It is up to the advocates of appropriate technology and small-scale systems to become the inventors of an appropriate technology for money. This task is vital to us, because all of the other appropriate technologies with which we are involved eventually depend upon a proper and decent exchange system. When national currencies fail because of runaway inflation, or for any other reason, we will survive in some fashion by using barter or labor exchange systems.
If we are to expand and grow, and become more than a counter culture movement or a New Age subset of the larger culture, then we must create a new money system to replace the present system. Through this new system, the attributes we value-cooperation, self-reliance, community-can become growing and dominant within the entire culture. This is direction our work needs to go, not only survive the coming currency collapse, but also to develop what Schumacher called an "economy of permanence."
To help us do this, we must create local currencies. A local (appropriately scaled) currency should be:
1. Consistent with customary practices, such as cash, checking, and accounting systems
2. Redeemable by a universal measure of value in real goods and based on local production
3. Controlled by the community, perhaps through a nonprofit bank
Two important questions follow from that. The first is, what commodity has a universal measure of value in today's world? I would suggest that it's energy, and that we consider using some form of energy as the unit of measurement and as the reserve currency for redemption purposes. The so-called energy crisis has made it clear to almost everyone that energy is the key factor in all forms of production, and in meeting the needs of society as a whole. In this respect, commodities that provide essential energy are replacing gold as the traditional form of reserve currency. Thus oil is referred to as "black gold."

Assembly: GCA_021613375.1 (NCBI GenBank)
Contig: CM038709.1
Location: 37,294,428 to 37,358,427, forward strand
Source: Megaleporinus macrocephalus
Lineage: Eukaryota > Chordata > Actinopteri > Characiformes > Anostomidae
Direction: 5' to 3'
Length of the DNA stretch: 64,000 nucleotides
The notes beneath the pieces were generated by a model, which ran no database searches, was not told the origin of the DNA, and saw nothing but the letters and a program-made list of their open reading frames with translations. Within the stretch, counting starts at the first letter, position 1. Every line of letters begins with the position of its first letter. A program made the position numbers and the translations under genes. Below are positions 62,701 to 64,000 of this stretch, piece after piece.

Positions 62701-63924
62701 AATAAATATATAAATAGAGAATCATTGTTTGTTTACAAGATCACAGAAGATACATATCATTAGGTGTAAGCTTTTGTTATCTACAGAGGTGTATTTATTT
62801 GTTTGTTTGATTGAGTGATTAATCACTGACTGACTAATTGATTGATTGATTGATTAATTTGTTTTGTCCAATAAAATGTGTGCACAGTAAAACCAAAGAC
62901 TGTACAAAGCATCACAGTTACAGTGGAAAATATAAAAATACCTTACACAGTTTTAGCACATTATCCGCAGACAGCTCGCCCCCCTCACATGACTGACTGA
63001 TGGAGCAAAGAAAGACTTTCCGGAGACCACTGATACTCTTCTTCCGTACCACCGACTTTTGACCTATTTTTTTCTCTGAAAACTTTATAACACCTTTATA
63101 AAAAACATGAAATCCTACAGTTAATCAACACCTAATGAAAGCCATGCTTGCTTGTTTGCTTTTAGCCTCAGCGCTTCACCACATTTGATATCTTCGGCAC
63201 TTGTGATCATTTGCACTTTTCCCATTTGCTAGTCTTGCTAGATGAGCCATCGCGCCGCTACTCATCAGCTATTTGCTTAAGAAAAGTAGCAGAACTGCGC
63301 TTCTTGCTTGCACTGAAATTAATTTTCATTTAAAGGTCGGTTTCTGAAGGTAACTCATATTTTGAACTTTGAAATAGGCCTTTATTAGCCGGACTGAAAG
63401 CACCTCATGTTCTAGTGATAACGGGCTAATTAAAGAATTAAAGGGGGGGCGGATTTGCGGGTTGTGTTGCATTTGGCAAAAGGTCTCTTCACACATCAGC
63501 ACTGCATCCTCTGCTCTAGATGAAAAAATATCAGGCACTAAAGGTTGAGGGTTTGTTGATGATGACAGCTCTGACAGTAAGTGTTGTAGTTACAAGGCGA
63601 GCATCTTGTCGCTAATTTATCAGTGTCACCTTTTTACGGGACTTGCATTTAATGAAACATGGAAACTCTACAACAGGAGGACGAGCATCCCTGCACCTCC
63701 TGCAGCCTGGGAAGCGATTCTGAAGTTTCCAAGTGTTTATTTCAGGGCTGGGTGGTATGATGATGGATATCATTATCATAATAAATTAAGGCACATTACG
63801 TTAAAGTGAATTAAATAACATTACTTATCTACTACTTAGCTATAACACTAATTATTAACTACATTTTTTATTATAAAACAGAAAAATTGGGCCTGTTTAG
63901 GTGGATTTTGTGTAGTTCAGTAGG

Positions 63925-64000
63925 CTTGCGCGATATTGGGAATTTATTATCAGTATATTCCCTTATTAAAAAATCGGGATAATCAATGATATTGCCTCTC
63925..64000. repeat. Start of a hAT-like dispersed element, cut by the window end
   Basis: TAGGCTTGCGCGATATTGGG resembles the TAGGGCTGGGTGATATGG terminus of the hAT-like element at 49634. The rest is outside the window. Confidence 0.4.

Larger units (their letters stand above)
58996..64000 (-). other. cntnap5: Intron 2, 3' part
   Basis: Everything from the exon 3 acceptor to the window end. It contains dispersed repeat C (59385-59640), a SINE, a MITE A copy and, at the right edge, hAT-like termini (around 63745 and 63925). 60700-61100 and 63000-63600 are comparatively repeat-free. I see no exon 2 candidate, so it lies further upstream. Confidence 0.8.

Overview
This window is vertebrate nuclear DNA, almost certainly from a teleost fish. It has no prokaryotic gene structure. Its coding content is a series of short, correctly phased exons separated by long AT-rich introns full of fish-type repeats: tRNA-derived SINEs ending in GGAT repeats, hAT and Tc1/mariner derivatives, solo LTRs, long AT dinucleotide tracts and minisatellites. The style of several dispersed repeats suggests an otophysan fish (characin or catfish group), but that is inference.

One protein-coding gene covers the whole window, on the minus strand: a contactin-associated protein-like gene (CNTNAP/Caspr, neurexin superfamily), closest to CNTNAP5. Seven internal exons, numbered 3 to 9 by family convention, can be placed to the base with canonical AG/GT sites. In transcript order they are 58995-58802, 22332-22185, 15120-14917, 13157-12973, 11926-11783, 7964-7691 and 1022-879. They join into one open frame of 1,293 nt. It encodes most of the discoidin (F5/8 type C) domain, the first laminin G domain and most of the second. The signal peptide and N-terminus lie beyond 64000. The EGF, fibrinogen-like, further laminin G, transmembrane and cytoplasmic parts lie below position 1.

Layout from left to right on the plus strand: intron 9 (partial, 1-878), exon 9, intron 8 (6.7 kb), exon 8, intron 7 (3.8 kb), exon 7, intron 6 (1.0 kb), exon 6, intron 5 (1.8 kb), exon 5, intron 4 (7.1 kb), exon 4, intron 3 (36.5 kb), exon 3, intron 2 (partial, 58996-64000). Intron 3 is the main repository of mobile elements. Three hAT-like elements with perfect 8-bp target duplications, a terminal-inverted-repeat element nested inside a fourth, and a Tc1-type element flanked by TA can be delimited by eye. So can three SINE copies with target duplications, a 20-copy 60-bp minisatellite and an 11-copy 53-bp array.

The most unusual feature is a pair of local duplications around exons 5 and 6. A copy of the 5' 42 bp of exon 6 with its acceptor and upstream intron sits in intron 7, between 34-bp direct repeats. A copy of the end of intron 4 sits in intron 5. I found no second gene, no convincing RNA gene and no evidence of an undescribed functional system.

The second question is, if we're looking to use a universal form of energy, where do we look? Obviously, the most sought after forms of fossil fuel energy, such as oil, are as poorly distributed and limited in supply about the earth as gold. What is needed is a form of energy that is both renewable and is universally available throughout the world.
I propose that to establish a local currency with universal value, we consider using some convenient measure of wood energy, which can be used for redemption purposes. We might begin, for example, with something as simple as cordwood. Even though the energy component of cordwood is variable and might not be ideal, if you compare a cord of wood with the U.S. dollar in terms of its constant value, the cord comes out way ahead. I only suggest this as a way to begin; we will have to perfect it as we go along-perhaps developing an index of different kinds of wood, or using one ton of dry wood. Consider also that in addition to being used on a worldwide basis as a primary source of energy, wood is also used for other basic needs, such as fruit and nuts for food, lumber for building, and as a substitute for metals.
Let's now project a different scenario. With whom might we start such a local but universal money and banking system? A group of corporations, community land trusts, local merchants, and small businesses could establish a joint account in a local bank with each of its member depositors. Deposits in the bank would initially be made in terms of U.S. dollars. Once sufficient capital was established, the surplus could be invested directly into a commodity of intrinsic value. This could be gold or silver, but I am suggesting investing in energy, and the best source of energy available almost anywhere is trees.